Black dresses at the Golden Globes? In a sweeping change, most actresses will eschew color at this year's award ceremony in protest of sexual "abuse, harassment and the imbalance of power."
The bold decision, led by actresses like Reese Witherspoon, Eva Longoria and Kerry Washington, will send an emphatic message to red carpet interviewers that they don't want to talk about fashion. Instead, they want to focus on the problems plaguing Hollywood. The first catalyst? Harvey Weinstein. The second? Tarana Burke, the creator of the #MeToo movement.
Since Jodi Kantor and Megan Twohey broke the groundbreaking story on Harvey Weinstein in The New York Times actresses in Hollywood have come forward in droves to share their stories of assault and harassment. But before there was the #MeToo movement, there was the #AskHerMore initiative.
Reese Witherspoon and Eva Longoria helped promote the #AskHerMore movement in 2015, urging journalists to inquire about actresses' projects, not their dresses. “This is a movement to say we’re more than just our dresses,” Witherspoon told Robin Roberts in 2015. “There are 44 nominees this year that are women and we are so happy to be here and talk about the work that we’ve done. It’s hard being a woman in Hollywood, or any industry.”
That statement from three years ago sounds a whole lot like Eva Longoria's quote to The New York Times this week. “This is a moment of solidarity, not a fashion moment,” Longoria told the newspaper. “For years, we’ve sold these awards shows as women, with our gowns and colors and our beautiful faces and our glamour. This time the industry can’t expect us to go up and twirl around. That’s not what this moment is about.”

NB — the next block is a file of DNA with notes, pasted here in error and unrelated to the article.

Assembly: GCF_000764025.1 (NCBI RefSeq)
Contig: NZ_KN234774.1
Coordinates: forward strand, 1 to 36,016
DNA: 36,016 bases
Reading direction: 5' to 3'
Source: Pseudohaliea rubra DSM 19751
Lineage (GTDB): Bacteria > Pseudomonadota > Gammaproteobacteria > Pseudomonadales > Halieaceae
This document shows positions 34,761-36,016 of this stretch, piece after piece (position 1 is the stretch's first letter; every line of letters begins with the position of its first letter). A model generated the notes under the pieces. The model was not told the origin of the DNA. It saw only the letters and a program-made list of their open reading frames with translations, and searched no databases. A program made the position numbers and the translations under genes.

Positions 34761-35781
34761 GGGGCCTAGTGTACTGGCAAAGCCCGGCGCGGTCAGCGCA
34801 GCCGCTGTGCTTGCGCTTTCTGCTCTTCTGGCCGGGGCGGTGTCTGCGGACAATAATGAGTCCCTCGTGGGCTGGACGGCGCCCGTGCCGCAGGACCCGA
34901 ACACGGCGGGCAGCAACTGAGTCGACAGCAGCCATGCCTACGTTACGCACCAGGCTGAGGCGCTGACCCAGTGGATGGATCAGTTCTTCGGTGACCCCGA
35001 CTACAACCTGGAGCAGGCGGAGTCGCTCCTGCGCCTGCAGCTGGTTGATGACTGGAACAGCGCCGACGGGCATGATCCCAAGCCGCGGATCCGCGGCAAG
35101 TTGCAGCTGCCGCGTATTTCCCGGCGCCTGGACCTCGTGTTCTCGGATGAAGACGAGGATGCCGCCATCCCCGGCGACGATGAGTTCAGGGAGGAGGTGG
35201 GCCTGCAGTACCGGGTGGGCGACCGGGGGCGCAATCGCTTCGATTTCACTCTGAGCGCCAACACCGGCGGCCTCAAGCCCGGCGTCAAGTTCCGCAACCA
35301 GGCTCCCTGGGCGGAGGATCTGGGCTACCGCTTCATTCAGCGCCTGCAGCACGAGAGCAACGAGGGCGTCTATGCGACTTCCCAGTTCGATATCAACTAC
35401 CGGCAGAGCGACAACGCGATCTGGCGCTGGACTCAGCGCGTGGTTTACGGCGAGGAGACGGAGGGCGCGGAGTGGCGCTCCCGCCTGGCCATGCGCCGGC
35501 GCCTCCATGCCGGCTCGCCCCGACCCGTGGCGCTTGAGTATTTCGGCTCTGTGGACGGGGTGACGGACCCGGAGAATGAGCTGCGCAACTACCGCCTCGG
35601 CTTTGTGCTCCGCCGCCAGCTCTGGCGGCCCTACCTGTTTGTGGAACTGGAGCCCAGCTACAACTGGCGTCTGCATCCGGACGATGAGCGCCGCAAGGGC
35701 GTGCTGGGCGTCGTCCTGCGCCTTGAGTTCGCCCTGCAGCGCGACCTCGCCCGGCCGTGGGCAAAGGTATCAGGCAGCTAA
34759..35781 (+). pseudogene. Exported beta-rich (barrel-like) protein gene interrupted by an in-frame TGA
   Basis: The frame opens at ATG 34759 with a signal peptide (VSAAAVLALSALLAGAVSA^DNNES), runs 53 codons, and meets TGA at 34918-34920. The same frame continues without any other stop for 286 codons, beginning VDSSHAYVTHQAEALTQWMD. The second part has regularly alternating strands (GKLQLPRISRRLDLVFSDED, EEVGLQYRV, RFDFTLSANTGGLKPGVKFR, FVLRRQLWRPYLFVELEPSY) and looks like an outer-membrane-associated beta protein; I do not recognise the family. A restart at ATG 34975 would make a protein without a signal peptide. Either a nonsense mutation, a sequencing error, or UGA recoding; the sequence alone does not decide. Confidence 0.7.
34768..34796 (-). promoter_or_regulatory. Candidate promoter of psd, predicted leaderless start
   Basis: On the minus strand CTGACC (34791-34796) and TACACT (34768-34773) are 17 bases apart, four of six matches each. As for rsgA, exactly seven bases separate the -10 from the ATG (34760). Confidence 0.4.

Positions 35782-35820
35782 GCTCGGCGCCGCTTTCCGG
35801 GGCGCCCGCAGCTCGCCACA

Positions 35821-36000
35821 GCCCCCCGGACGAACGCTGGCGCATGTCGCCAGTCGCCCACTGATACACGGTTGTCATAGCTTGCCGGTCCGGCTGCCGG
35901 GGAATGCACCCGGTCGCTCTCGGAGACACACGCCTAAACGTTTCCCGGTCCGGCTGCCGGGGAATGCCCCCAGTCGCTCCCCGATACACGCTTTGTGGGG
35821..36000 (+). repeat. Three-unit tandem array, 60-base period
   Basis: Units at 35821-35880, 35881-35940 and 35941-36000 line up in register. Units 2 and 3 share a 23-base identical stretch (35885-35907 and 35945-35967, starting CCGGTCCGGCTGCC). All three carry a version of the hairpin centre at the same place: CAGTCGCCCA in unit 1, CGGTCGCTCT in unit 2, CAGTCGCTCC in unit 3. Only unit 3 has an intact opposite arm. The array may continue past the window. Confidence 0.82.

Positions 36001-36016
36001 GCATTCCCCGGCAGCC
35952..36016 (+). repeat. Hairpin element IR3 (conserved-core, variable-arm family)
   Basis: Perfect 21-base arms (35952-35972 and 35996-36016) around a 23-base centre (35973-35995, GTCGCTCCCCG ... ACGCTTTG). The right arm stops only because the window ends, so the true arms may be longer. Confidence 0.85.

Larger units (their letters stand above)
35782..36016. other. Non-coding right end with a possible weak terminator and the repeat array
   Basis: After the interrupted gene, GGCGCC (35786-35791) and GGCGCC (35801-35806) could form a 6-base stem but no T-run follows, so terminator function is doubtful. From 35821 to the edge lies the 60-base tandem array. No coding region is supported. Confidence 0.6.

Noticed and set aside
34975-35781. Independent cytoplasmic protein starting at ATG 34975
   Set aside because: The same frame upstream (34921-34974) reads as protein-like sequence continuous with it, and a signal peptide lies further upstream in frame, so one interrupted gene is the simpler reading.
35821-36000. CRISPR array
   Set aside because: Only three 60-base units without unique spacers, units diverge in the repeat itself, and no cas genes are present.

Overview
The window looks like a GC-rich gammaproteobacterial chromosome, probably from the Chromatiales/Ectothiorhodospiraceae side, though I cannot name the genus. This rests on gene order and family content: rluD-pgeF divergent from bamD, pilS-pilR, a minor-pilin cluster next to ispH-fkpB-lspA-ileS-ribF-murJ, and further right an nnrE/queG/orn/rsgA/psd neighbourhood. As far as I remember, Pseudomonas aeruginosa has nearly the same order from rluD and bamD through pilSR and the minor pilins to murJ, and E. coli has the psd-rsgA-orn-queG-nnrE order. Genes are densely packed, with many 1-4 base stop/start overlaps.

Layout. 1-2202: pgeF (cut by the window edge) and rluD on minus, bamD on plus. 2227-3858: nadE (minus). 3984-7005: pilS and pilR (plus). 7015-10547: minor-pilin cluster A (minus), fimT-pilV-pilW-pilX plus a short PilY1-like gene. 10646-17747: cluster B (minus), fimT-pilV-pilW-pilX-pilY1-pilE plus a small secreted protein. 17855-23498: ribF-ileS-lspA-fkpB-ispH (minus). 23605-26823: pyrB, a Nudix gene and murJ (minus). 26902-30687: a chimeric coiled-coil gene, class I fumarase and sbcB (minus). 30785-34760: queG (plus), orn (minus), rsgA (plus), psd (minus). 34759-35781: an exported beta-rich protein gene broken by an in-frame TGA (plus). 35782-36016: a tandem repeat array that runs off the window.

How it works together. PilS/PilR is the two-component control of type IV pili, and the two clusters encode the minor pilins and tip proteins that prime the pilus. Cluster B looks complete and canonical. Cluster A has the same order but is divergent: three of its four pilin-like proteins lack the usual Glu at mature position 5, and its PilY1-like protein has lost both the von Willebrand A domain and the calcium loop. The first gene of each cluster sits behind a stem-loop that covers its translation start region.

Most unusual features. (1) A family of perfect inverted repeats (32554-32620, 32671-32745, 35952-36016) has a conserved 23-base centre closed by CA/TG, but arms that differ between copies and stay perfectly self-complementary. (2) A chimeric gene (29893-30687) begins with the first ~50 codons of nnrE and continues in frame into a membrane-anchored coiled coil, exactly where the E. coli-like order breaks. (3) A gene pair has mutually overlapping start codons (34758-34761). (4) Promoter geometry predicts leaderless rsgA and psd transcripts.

Many actresses say their bright-colored frocks and embellished gowns have distracted from far more important discussions. For at least two years Witherspoon, Longoria and others have been trying to talk about their projects on the red carpet. And their efforts have often fallen on deaf ears.
“Wearing black is an opportunity to talk about all the other things that we’re doing,” Kerry Washington told the Los Angeles Times. “We’re saying that we are three-dimensional, fully realized human beings as women. We are participants in this entertainment industry, and we have something to say.”
Famed stylish Cristina Ehrlich — whose clients include Julia Louis-Dreyfus, Alison Brie and Allison Williams — says actresses are viewing fashion differently this year.
“People aren’t using words anymore like, ‘I want to look sexy.’ It’s more about, ‘I want to look like I’m a woman of power. I want to look like a woman who is standing my ground,'” Ehrlich told Variety.
On a red carpet typically filled with bells and whistles a sea of black will inevitably make an impact. How? By finally forcing fashion writers and red-carpet interviewers to focus on something else. Black dresses erect a wall and make a clear statement: "I'm not here to talk about slits and ruffles."
But some style experts think the decision to wear black was misguided. “The idea that everyone is just going to wear black — that’s not actually a symbol!” Tom Fitzgerald of Tom & Lorenzo told ThinkProgress.org. “It’s a dress code, and not even a very interesting one. Because I would wager that one-third of your average red carpet is black anyway. People default to that color… It’s not going to be this watershed fashion moment.”
Kathryn Simon, publicist and brand developer at Kathryn Simon Creative, agreed. “[Black is] so tired. As a statement in fashion, what are they saying with this blackness? It doesn’t have any meaning for me in this context… It’s not very innovative to me. I’m not sure what it’s saying. I’m powerful because I can wear black?”
Simon and Fitzgerald would have preferred white. “What does [Shonda Rhimes] have Kerry Washington wear all the time [on Scandal]? White. Because she’s commanding. She doesn’t wear black,” Simon told ThinkProgress.
At Hollywood Take we disagree. Black is underwhelming. And that's the point. Don't look at the dresses. Don't listen to the baubles jingle. Look and listen to HER.
Do you agree with the decision to wear black? Let us know your take in the comments section below!